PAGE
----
What the CFPB should be doing with private education lenders
The Consumer Financial Protection Bureau, which starts operating on Thursday, has oversight and enforcement authority over private education loans and most private education lenders.
The Private Education Loan Ombudsman within the CFPB will respond to complaints about private education loans by students and their families and will help mediate borrower disputes with education lenders on an informal basis. Here are my recommendations to improve the private loan process.
The Private Education Loan Ombudsman should create a centralized clearinghouse for tracking complaints about private education loans. The complaints should be tracked according to type of complaint, characteristics of the loan – such as the loan amount, term and interest rates – lender and borrower and the type of college. This will allow the CFPB to identify patterns of abuse and other trends for possible enforcement actions, new regulations or other remediation.
The ombudsman should also track other data about private education loans. Currently there is very little publicly-available accurate data concerning private education loans, such as annual new loan volume, total debt outstanding and loan interest rates and fees. It would also be helpful to publish data by education level and individual college in addition to aggregate totals. This data can potentially inform public policy concerning private education loans.
The CFPB should proactively monitor lender advertising, instead of waiting for borrowers to complain, to identify and respond to abusive and problematic practices. Students are a vulnerable population, especially students who do not have any prior experience with debt. The CFPB should watch out for misrepresentation of loan terms, especially those that relate to loan costs, and misleading comparisons with lower-cost federal education loans. It is just as important to monitor for the omission of material information. For example, a lender might present a comparison chart on the monthly loan payments for several loans without also listing the total payments over the life of the loan, making one loan appear more affordable even though the lower monthly payment is due only to a longer repayment term.
The CFPB should consider requiring all private education loans to be school-certified. With a school-certified loan, as opposed to a direct-to-consumer loan, the lender confirms enrollment with the college and seeks approval of the loan amount from the college’s financial aid administrator before disbursing the loan. This gives the college the opportunity to teach the student about smart borrowing, such as the benefits of borrowing federal first. It helps students minimize the cost of their loans and avoid over-borrowing. It also helps the lenders by reducing the opportunities for fraud. The Dodd-Frank Act stopped short of requiring all private education loans to be school-certified, but the CFPB could establish such a requirement as part of it’s regulatory oversight authority.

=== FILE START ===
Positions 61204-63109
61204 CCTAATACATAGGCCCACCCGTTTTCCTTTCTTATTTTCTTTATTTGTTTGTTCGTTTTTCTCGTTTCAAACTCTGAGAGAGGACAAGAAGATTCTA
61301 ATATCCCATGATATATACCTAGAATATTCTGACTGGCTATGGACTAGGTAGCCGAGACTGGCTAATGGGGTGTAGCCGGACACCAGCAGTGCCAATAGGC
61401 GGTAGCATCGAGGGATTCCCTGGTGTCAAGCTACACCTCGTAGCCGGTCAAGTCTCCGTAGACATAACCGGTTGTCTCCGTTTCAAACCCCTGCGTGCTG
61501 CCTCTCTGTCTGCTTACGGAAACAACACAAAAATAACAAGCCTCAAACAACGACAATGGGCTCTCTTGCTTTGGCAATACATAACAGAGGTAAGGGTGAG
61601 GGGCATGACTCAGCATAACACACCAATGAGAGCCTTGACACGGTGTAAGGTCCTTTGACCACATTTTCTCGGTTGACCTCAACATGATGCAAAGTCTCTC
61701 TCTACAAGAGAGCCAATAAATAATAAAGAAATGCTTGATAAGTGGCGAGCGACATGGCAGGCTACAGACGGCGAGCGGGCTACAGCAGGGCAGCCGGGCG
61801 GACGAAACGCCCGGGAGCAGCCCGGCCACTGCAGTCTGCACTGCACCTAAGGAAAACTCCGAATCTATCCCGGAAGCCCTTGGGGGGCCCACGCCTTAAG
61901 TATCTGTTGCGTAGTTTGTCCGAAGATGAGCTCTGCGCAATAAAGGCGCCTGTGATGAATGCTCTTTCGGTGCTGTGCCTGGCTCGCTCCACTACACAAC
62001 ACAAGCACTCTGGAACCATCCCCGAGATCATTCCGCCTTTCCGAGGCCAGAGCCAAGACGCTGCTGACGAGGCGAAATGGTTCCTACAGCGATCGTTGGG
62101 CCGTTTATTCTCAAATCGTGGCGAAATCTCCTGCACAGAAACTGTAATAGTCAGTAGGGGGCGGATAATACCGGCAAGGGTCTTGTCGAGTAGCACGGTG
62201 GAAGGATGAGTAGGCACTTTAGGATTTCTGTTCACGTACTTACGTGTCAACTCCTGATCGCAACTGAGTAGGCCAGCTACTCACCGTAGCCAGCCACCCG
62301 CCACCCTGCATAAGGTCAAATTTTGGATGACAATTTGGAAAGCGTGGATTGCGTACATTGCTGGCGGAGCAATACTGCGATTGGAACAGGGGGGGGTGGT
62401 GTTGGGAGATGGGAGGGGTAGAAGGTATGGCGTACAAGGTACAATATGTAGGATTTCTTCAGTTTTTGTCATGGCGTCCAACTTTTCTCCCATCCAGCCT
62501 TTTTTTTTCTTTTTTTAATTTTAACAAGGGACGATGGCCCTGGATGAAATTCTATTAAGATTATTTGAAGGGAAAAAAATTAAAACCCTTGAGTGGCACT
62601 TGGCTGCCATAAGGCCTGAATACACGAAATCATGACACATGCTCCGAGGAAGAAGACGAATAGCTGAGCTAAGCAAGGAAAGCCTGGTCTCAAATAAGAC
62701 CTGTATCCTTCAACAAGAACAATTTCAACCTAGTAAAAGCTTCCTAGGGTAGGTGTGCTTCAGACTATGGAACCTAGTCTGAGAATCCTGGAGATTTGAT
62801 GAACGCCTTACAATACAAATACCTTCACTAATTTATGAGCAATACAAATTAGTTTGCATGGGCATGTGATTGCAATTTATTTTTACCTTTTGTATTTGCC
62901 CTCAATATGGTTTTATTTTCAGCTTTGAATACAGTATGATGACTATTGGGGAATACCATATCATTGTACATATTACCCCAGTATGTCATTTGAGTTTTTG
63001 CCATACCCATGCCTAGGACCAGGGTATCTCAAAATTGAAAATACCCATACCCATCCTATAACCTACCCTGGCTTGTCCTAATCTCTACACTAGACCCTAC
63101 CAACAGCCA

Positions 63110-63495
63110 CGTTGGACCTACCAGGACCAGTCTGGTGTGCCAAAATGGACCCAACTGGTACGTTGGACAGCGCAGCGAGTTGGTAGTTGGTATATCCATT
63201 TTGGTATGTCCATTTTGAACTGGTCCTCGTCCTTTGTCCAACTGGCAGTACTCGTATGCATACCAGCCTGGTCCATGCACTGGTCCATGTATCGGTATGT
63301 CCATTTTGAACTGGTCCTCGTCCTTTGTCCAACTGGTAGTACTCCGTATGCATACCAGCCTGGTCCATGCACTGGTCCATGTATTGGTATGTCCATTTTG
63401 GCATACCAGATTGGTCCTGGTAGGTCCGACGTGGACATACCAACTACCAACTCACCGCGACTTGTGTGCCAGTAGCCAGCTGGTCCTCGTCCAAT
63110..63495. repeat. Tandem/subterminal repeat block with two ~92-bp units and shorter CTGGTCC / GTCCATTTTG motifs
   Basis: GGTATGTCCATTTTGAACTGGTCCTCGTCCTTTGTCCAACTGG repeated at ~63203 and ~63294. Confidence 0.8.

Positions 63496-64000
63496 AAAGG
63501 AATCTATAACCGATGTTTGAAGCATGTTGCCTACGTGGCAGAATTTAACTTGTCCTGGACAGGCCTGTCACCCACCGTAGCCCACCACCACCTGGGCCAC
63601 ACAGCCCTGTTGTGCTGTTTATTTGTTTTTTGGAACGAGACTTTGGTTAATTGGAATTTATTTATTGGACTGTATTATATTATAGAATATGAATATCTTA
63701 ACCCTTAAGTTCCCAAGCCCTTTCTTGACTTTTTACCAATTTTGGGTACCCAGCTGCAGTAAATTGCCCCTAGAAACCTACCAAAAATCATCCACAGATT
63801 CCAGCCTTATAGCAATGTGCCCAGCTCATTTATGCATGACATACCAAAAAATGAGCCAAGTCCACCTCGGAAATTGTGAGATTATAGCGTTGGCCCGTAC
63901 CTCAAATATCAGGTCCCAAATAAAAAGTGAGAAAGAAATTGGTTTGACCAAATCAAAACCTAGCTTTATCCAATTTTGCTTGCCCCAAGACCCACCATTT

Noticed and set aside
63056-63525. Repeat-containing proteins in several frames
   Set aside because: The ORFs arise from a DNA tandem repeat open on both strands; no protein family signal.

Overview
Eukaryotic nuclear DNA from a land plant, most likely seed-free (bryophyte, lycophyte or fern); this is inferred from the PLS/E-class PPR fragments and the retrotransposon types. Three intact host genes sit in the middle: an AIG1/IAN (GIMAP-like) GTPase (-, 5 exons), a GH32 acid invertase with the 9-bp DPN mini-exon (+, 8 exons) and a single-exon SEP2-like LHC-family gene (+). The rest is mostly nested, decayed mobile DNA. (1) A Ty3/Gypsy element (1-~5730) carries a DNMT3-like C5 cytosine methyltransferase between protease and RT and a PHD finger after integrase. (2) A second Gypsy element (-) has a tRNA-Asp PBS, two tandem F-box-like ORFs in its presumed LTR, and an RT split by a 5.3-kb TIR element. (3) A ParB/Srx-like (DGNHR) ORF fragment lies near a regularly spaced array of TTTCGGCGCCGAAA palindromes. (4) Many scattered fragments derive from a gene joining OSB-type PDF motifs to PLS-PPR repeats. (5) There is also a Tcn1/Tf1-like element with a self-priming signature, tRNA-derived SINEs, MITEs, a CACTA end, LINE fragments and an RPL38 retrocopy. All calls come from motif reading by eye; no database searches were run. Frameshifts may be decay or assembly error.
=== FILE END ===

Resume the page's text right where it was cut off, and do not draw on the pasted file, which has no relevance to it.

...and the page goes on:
The CFPB must ban discrimination in credit underwriting for private education loans. There is a patchwork of anti-discrimination rules for federal education loans, but no similar restrictions on private education loans. Protected categories should include race, color, national origin, religion, gender, marital status, sexual orientation, age and disability status. This ban should apply to both loan approval and loan interest rates and fees.
The CFPB should require lenders to send loan statements to borrowers at least quarterly while the student is enrolled in college. These statements should report the total debt outstanding, including accrued but unpaid interest and capitalized interest, as well as the increases since the last statement. The statement should also list the current interest rates on the loans. This will help prevent surprises when the student graduates and increase awareness of the debt, potentially helping students to minimize how much they are borrowing.
The CFPB should recommend a repeal of the bankruptcy exception to discharge for private education loans. This will encourage lenders to be more accommodating to borrowers who are experiencing financial distress. The exception to discharge should be repealed for all types of loans, including loans made by both nonprofit and for-profit lenders. While some lenders have argued that a discharge should be permitted only after the borrower makes a good-faith effort to repay the loans over a five-year period, it is unclear why private education loans should be treated any differently than credit card debt. The anti-abuse provisions of the U.S. Bankruptcy Code should be adequate to prevent able-bodied students from discharging debt immediately after graduation. But if a five-year period is necessary, it should be encoded prospectively in addition to retrospectively. For example, the circumstances that prevent the borrower from repaying the debt should either have lasted for a continuous period of at least 60 months or be expected to continue for a continuous period of at least 60 months.
Finally, the CFPB should establish an advisory board of students, parents, college financial aid administrators, nonprofit consumer advocacy groups, a representative of the private student loan industry and other external experts on private education loans to serve as an ongoing source of ideas and recommendations concerning private education loans.